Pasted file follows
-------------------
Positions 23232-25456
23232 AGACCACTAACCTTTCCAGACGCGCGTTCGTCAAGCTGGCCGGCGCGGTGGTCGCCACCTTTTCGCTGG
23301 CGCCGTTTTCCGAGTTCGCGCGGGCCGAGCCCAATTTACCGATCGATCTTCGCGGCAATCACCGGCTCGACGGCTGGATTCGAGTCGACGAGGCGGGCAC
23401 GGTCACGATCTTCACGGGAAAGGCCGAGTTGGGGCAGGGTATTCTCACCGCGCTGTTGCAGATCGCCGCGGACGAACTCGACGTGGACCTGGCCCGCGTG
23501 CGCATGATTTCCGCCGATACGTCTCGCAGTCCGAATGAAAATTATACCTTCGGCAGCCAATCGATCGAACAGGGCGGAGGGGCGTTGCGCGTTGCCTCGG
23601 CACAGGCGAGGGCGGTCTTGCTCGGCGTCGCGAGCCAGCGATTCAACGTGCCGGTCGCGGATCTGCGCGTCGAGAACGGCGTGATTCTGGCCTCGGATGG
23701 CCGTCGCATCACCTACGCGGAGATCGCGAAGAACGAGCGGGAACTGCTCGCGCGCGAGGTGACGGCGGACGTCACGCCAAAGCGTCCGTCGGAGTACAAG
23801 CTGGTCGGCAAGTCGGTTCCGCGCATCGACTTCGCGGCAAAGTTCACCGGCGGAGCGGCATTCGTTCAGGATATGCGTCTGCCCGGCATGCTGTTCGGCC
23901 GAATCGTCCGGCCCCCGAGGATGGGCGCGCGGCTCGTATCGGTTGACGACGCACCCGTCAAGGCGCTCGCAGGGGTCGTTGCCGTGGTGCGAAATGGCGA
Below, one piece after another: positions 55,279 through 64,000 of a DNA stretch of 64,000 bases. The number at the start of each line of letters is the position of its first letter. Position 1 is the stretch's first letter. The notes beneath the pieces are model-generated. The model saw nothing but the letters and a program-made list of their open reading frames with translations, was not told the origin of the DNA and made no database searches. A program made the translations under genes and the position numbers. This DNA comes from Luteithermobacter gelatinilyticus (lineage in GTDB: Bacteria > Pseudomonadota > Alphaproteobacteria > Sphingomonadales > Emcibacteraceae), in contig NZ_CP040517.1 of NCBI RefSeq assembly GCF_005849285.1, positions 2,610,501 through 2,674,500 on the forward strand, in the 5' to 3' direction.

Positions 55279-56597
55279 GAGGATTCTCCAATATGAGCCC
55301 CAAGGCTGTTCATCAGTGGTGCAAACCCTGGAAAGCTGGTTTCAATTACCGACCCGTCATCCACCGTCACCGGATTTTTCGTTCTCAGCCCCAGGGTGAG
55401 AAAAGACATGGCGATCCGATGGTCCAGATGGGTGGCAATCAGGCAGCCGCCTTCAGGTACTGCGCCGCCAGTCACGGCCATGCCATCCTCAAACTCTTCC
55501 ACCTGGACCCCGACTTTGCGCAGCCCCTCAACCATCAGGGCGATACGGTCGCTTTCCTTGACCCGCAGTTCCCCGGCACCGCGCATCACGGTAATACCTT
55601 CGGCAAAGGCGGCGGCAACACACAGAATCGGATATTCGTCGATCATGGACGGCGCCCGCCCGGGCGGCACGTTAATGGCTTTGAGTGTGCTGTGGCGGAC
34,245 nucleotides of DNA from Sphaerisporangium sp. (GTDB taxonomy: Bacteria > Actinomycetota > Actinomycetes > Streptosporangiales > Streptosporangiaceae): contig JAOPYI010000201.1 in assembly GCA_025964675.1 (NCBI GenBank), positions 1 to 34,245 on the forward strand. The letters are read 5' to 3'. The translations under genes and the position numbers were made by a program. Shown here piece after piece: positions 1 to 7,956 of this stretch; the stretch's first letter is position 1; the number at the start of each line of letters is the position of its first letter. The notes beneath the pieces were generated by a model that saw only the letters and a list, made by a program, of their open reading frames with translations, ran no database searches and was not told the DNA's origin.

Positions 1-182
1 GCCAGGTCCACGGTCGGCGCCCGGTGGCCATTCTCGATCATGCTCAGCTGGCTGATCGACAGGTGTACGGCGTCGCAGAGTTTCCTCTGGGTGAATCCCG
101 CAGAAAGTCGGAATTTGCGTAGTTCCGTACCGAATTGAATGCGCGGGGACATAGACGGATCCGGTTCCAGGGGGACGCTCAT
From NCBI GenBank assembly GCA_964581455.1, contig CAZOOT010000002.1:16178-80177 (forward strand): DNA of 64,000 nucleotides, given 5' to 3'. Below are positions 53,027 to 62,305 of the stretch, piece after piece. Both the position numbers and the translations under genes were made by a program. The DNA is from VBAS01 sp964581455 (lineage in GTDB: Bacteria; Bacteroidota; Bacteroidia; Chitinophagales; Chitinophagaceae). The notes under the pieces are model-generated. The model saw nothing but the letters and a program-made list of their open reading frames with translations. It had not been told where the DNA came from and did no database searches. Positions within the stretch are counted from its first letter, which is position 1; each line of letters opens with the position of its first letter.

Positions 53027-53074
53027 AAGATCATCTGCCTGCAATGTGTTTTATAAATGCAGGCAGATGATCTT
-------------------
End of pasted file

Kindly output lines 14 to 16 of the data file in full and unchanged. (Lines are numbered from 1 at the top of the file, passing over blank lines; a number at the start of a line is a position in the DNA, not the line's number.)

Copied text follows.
55401 AAAAGACATGGCGATCCGATGGTCCAGATGGGTGGCAATCAGGCAGCCGCCTTCAGGTACTGCGCCGCCAGTCACGGCCATGCCATCCTCAAACTCTTCC
55501 ACCTGGACCCCGACTTTGCGCAGCCCCTCAACCATCAGGGCGATACGGTCGCTTTCCTTGACCCGCAGTTCCCCGGCACCGCGCATCACGGTAATACCTT
55601 CGGCAAAGGCGGCGGCAACACACAGAATCGGATATTCGTCGATCATGGACGGCGCCCGCCCGGGCGGCACGTTAATGGCTTTGAGTGTGCTGTGGCGGAC